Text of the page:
Immigrants to North America, hailing from the world's trouble spots, will be better able to worship in their traditions
When people talk about immigration helping to fill empty pews in Catholic churches in the United States, the images that comes to mind are of Mariachi masses and posada celebrations.
But two groups of new Catholic immigrants, who bring a very different sense to their liturgical celebrations, are growing fast enough that Pope Francis recently established new dioceses for them in North America.
And with church traditions deeply rooted in the Middle East and India, liturgies celebrated by these ethnic groups are quite out of this world.
On Jan. 3, the Holy Father erected the Eparchy of St. Mary, Queen of Peace, of the United States of America and Canada, for faithful of the Syro-Malankara Church, and appointed India-born Bishop Thomas Mar Eusebios Naickamparambil as its eparch. The new eparchy, equivalent to a diocese, was previously an exarchate, a sort of vicariate attached to a more established diocese.
Just four days later, Pope Francis erected the apostolic exarchate for Syriac Catholics in Canada with territory taken from the Eparchy of Our Lady of Deliverance of Newark, N.J. The Holy Father appointed a Lebanese priest, Father Antoine Nassif, as exarch.
In both cases, Francis is seeking to provide better pastoral care for Eastern Catholics, but the two groups come from very different backgrounds.
In the case of the Syro-Malankars, immigration from India to the U.S. began in the 1970s in response to job opportunities, particularly in health care. On the other hand, most Syriac Catholics coming to North America today are escaping war and persecution in Syria and Iraq, as did many in the 1980s, escaping the civil war in Lebanon, Father Nassif said in an interview.
Father Nassif will be known as Mar Boulos, or Bishop Paul, when he takes the reins of the new exarchate, based in Montreal. Born in Beirut in 1969 and ordained in 1992, he served most recently as rector of the Patriarchal Major Seminary of Charfet, Lebanon.
Michael J.L. LaCivita, communications director for the Catholic Near East Welfare Association (CNEWA), said the Syriac Catholic Church is small, with no more than 200,000 members worldwide. “Nearly half of these Catholics once made up two eparchies now largely shattered by [the Islamic State group]: Mosul in Iraq and Hassake in northeastern Syria,” he said. “In 2010, the eparchy based in Newark numbered fewer than 13,000 members. Today, some 25,000 Syriac Catholics live in North America. The fact that its size doubled in five years speaks of the growing need for pastoral oversight.”
In Canada, Father Nassif said, there are almost 3,000 families, or 20,000 faithful, belonging to this Church.
The Syro-Malankara Church is also relatively small, with no more than 500,000 faithful worldwide, said Atonement Father Elias D. Mallon, external affairs officer at CNEWA. The Church is one of two Eastern Catholic Churches based in the southern Indian state of Kerala.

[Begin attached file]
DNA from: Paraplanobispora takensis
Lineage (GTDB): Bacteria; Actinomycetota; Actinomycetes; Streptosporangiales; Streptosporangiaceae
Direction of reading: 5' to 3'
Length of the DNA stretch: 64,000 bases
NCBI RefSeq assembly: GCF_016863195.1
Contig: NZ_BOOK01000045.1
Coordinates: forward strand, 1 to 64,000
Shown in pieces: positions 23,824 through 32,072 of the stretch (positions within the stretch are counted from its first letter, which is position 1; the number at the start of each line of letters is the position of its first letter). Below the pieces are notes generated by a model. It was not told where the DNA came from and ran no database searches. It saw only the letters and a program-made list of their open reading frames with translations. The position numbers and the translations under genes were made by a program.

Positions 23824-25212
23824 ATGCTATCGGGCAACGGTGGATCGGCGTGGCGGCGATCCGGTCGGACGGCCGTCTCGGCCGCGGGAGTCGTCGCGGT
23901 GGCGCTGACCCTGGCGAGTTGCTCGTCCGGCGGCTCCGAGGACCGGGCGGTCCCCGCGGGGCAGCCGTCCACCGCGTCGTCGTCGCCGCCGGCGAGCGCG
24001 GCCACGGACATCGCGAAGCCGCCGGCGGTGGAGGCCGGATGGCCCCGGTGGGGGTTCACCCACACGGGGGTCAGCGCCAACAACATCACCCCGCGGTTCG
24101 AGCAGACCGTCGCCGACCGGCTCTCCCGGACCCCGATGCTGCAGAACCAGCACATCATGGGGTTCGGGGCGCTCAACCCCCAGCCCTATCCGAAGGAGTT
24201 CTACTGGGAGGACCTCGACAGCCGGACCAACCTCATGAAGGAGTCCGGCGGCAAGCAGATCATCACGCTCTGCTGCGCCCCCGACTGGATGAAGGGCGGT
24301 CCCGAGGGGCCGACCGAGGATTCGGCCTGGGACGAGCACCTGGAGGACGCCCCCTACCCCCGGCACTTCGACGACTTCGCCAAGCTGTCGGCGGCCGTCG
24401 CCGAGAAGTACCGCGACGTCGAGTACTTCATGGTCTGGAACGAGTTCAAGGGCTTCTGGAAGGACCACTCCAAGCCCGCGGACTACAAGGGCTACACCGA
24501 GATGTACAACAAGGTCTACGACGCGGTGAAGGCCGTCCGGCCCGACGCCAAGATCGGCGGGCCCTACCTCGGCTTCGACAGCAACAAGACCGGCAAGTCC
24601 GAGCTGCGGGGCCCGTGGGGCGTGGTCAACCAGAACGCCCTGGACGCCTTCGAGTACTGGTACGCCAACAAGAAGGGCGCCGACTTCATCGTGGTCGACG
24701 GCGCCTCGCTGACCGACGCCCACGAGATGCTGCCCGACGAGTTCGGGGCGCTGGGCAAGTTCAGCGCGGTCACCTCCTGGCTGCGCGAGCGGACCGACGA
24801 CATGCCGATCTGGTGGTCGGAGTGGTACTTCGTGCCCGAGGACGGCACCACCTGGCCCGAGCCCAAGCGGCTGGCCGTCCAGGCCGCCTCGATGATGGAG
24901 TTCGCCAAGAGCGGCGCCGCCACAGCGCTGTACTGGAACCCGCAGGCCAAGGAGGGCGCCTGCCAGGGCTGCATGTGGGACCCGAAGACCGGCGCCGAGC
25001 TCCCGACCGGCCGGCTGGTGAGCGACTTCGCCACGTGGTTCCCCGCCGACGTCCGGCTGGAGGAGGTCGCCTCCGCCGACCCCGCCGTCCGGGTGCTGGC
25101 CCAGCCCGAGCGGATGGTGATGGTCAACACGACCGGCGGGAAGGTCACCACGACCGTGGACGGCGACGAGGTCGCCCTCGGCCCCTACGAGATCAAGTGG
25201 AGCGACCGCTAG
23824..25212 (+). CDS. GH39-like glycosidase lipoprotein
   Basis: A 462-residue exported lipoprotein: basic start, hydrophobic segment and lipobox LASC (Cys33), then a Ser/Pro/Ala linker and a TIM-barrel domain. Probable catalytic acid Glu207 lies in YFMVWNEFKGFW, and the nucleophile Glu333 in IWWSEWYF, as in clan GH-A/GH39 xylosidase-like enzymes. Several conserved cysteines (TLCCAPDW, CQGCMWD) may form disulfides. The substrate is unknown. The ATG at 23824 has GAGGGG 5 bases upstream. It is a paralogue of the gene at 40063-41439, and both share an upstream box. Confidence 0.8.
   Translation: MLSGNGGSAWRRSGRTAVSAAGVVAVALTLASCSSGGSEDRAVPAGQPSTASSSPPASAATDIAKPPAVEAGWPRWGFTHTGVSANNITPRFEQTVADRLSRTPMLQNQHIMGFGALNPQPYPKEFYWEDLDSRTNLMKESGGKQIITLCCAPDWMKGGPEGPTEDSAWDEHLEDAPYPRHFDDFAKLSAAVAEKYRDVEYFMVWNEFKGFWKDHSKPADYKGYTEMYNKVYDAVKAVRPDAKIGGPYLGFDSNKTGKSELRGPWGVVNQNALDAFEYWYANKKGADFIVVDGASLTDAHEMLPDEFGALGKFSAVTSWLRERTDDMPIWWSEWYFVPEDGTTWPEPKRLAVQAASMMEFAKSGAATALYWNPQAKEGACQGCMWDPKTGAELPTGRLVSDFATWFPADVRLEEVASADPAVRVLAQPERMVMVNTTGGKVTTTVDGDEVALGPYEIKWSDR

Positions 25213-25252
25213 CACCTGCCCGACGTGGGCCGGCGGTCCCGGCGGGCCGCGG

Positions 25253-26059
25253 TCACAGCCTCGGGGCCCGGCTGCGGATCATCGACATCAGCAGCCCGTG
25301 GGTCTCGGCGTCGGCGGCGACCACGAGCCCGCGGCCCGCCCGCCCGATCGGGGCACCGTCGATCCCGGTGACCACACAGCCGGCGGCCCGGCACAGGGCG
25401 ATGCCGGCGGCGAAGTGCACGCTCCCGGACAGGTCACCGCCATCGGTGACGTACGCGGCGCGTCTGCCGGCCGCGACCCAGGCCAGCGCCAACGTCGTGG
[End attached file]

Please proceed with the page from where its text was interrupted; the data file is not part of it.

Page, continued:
“Our first mission started in the US in the early 1980s,” Bishop Eusebios said in an interview. “In 2001, St. John Paul II appointed an apostolic visitator, and in 2010 Pope Benedict established an apostolic exarchate, which is preliminary to an eparchy. Now the Holy See believes we can function as a diocese.”
Bishop Eusebios has been exarch since 2010. He will continue to be based in Elmont, Long Island, New York. The biggest concentration of Syro-Malankars is in the New York Tri-State area.
“The faithful are really enthusiastic about this,” Bishop Eusebios said. “We’ve gone from having a Syro-Malankara Mass once in a while to having our own eparchy.
There are about 11,000 people belonging to 16 parishes in the diocese, served by 18 priests. Now seeing its third generation in the U.S., the Church recently had its first U.S.-born priest ordained. Two other U.S.-born seminarians are in formation. They study at the local Roman Catholic diocesan seminary but receive additional formation in Syro-Malankar spirituality, liturgy and Eastern canon law. There is also an American-born woman entering a convent of Syro-Malankar sisters.
The two officials with CNEWA agreed that in addition to a desire to provide better pastoral care for these two Churches, Pope Francis has an affinity with Eastern Christianity because of its emphasis on “synodality.”
“Under Francis, the Synod of Bishops has become an important organ of the Catholic Church,” LaCivita said. “Synodality is something very familiar to Christians of the East — both Orthodox and Catholic. Francis might also be strengthening the synodal structure of Eastern Catholic Churches to vitalize them and to provide examples of synodality to Latin Catholics.”
He said that while a pope typically erects church jurisdiction outside the areas of the world where they come from, the recommendations and suggestions to do so come from the synods of those churches.
John Burger is news editor for Aleteia’s English edition.